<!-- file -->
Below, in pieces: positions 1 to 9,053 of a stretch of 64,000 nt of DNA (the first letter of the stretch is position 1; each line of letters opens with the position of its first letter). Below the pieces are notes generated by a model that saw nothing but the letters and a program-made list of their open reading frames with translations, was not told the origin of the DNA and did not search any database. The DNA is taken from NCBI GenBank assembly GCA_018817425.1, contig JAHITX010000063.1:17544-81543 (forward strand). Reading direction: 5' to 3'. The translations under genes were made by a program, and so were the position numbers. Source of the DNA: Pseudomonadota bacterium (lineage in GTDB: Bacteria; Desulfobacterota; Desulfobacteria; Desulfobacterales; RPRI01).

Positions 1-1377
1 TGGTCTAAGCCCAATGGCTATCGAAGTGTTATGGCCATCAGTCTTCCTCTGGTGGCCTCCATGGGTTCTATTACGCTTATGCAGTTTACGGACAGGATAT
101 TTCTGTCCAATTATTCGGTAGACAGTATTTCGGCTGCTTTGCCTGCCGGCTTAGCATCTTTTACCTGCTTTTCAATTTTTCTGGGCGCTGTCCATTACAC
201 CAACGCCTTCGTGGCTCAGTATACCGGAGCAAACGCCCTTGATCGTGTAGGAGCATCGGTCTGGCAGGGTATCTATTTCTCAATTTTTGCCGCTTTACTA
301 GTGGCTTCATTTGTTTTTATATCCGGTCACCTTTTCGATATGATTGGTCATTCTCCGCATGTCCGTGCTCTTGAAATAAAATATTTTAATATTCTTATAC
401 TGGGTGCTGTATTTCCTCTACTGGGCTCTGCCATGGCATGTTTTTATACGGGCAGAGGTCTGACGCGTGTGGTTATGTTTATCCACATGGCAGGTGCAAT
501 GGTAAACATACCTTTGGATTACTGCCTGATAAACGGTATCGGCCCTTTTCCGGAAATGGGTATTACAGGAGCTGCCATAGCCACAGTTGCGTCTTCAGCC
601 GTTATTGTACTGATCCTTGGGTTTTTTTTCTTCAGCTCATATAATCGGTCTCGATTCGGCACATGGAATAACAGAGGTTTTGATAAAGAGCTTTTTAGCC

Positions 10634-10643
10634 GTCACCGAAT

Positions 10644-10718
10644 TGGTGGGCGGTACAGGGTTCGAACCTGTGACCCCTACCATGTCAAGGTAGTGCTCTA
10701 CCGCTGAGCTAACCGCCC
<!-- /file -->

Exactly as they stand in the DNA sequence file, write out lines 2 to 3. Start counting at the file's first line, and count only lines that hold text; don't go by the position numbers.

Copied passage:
Positions 1-1377
1 TGGTCTAAGCCCAATGGCTATCGAAGTGTTATGGCCATCAGTCTTCCTCTGGTGGCCTCCATGGGTTCTATTACGCTTATGCAGTTTACGGACAGGATAT